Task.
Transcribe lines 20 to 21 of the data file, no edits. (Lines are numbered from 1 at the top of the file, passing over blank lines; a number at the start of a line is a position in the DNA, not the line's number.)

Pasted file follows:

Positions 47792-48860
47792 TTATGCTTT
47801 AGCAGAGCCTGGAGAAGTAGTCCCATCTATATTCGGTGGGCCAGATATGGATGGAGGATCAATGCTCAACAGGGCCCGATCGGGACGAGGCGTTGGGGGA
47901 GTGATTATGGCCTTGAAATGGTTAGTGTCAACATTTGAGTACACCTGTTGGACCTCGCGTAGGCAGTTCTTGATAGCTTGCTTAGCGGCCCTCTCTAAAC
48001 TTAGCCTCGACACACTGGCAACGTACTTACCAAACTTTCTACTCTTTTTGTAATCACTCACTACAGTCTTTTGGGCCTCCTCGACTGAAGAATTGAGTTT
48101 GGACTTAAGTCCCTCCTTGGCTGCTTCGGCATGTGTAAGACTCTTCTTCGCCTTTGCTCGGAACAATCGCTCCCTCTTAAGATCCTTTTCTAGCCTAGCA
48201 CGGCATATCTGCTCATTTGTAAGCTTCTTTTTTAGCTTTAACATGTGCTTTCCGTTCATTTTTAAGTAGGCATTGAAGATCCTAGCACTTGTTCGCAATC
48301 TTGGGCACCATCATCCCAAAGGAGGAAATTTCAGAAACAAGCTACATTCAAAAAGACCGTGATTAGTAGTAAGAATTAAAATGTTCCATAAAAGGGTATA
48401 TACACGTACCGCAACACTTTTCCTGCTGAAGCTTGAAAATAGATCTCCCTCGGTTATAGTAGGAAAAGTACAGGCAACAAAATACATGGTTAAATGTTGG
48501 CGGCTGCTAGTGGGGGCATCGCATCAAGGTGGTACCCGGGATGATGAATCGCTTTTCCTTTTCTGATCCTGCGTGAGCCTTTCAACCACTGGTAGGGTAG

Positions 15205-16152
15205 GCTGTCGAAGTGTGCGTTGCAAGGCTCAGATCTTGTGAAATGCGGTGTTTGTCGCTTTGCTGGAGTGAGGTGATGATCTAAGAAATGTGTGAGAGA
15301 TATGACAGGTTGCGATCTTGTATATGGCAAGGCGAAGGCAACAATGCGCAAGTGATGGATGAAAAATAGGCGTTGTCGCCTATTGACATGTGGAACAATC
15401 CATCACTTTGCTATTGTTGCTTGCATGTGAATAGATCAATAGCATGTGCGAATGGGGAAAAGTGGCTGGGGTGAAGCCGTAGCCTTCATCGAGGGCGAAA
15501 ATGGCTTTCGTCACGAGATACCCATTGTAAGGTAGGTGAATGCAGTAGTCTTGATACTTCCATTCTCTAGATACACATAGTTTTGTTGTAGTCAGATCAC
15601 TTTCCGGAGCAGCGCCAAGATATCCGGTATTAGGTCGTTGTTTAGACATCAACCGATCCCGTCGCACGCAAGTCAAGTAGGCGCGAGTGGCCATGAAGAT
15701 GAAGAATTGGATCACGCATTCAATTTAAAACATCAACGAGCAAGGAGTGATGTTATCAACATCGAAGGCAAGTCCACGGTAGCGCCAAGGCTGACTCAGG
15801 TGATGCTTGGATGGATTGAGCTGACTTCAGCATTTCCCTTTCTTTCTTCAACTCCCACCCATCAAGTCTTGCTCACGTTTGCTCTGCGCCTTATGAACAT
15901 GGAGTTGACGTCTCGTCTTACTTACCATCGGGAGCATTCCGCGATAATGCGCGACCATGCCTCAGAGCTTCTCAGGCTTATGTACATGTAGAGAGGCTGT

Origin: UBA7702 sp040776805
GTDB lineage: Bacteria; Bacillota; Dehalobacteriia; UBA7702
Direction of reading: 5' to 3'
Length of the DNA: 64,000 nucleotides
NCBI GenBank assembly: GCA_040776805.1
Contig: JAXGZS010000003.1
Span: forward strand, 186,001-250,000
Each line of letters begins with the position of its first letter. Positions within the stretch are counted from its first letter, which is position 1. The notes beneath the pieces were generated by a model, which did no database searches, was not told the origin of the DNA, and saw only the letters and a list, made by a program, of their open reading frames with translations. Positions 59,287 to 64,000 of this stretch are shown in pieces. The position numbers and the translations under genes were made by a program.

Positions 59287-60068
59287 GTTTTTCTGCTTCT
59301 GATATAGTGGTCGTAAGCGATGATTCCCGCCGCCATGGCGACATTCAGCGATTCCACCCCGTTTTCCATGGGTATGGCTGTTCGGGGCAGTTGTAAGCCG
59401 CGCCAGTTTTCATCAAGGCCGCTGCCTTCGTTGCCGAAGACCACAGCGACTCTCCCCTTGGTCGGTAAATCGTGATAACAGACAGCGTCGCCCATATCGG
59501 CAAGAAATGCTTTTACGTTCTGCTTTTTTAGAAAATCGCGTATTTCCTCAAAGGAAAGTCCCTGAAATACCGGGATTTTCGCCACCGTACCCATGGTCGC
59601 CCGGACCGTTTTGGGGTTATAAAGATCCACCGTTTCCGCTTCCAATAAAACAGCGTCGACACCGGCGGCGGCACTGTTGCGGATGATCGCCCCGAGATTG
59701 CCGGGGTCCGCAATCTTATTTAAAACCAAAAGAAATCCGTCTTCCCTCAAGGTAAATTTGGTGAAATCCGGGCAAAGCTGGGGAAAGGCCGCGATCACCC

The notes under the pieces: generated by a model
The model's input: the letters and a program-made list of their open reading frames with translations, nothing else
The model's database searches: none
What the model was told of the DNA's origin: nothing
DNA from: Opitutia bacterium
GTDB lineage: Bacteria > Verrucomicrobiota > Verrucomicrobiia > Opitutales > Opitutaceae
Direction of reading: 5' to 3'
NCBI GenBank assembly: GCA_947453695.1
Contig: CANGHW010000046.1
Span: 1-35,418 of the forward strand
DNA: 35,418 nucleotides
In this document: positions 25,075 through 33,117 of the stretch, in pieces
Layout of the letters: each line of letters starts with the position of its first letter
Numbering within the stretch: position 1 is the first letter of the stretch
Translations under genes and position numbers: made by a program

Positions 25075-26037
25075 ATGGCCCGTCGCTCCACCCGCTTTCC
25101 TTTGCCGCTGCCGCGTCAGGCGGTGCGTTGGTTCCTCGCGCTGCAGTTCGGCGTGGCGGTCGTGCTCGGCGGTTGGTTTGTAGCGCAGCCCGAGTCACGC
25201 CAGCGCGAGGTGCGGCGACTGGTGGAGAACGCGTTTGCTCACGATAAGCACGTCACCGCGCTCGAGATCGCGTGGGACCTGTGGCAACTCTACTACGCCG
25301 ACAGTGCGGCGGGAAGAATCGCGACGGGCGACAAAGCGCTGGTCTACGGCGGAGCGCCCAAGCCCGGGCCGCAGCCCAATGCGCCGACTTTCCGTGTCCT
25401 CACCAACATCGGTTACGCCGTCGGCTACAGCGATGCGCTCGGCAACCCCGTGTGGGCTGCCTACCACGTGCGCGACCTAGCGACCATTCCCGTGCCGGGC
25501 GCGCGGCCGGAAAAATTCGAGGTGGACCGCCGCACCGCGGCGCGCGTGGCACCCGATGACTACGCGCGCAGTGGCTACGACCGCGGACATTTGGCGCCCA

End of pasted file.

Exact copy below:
Origin: UBA7702 sp040776805
GTDB lineage: Bacteria; Bacillota; Dehalobacteriia; UBA7702